One in every 10 people in the UK has some level of dyslexia, affecting their memory, personal organisation or literacy, but not their ability to succeed. To encourage more dyslexic-friendly workplaces, Leo Burnett London and The British Dyslexia Association are using facial detection technology on Ocean’s digital out of home screens to give everyone an idea what it’s like to live with dyslexia.
Long form copy on the screens is triggered by Look Out, Ocean’s audience detection technology. This can measure audience attention time as people stop to read the text. The longer people look at the screens, the more jumbled the words and letters become, reflecting what it can be like to be dyslexic.
Providing an experience of visual distraction, which affects many dyslexic people, can transform peoples’ appreciation of what it means to be dyslexic. An awareness of how to make simple adjustments can make a real difference to the workplace. Many dyslexic adults find digital application forms that time out are a real problem, but wouldn’t it be better for everyone if they didn’t do that?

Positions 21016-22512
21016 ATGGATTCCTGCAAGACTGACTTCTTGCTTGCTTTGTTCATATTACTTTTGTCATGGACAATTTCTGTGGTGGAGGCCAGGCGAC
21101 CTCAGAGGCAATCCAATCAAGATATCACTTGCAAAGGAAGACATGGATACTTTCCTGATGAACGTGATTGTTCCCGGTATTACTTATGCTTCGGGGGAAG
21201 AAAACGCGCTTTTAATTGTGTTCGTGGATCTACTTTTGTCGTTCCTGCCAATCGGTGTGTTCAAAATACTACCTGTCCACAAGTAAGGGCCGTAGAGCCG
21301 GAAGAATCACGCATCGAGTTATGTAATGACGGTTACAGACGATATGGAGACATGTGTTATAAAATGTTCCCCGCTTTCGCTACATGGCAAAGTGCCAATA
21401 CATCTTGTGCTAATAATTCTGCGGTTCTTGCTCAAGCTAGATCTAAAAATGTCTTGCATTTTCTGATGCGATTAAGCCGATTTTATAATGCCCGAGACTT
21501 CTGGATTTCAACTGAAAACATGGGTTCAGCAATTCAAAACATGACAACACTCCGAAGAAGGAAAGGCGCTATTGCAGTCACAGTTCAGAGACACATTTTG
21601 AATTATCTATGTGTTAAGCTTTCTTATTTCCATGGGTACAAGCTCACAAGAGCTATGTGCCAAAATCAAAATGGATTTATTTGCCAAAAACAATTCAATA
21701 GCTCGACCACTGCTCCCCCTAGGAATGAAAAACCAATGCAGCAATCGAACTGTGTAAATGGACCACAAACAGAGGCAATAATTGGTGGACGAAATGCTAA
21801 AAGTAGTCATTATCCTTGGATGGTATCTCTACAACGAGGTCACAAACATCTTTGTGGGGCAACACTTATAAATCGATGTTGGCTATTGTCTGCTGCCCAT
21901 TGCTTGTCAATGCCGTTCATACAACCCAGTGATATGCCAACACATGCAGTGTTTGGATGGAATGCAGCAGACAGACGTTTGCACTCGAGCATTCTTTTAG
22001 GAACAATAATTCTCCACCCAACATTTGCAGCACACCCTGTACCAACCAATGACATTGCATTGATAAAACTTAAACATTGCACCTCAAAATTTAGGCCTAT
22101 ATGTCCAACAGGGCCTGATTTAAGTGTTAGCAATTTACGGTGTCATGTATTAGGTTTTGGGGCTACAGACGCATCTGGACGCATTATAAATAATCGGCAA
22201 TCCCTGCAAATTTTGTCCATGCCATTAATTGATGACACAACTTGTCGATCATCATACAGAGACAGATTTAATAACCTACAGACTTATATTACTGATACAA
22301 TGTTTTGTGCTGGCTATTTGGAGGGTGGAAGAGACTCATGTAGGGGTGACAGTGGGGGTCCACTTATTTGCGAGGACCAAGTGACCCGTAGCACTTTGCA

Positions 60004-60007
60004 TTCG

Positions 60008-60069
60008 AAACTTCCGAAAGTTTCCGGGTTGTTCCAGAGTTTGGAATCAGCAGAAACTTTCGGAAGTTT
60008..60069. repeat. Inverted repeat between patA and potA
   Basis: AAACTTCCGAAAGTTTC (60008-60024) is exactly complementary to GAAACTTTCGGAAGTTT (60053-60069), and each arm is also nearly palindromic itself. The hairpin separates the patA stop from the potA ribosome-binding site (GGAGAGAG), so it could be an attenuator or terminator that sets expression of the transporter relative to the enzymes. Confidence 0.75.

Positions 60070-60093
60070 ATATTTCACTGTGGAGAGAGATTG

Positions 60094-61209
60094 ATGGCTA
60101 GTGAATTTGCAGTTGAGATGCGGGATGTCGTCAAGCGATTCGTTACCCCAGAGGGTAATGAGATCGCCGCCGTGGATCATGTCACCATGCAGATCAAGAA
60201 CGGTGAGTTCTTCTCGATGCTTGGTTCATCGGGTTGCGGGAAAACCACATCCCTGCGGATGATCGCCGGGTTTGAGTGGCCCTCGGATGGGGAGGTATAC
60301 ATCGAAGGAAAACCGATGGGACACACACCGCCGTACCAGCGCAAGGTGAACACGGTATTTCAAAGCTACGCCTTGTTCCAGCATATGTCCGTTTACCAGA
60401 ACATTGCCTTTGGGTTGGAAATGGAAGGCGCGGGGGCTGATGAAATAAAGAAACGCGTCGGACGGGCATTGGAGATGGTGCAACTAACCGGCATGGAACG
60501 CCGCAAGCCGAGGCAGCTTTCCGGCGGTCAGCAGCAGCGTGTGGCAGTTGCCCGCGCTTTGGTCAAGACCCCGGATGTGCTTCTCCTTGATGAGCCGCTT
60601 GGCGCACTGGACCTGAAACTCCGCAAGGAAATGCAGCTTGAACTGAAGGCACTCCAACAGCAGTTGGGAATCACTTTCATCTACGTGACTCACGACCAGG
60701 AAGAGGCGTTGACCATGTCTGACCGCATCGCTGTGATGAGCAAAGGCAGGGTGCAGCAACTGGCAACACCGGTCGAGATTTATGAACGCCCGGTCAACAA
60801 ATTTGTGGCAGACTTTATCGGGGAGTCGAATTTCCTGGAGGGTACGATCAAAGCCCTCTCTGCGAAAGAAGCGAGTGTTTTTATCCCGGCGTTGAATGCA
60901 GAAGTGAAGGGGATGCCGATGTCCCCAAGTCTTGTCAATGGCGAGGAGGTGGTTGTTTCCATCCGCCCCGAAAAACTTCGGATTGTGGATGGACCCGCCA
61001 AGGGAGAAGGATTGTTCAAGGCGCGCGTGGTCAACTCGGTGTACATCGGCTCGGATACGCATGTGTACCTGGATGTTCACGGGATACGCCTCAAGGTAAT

This simple campaign captures the capability of digital out of home and how DOOH screens can respond to and engage with people in the moment. On this occasion, the combination of technology and location with long form copy which you don’t normally find on large format screens demonstrates the power of the right message in the right place at the right time.
Alex Moore - Creative - Leo Burnett London
Lewis Beaton - Creative - Leo Burnett London
Melanie Blood - Creative Project Manager - Ocean Labs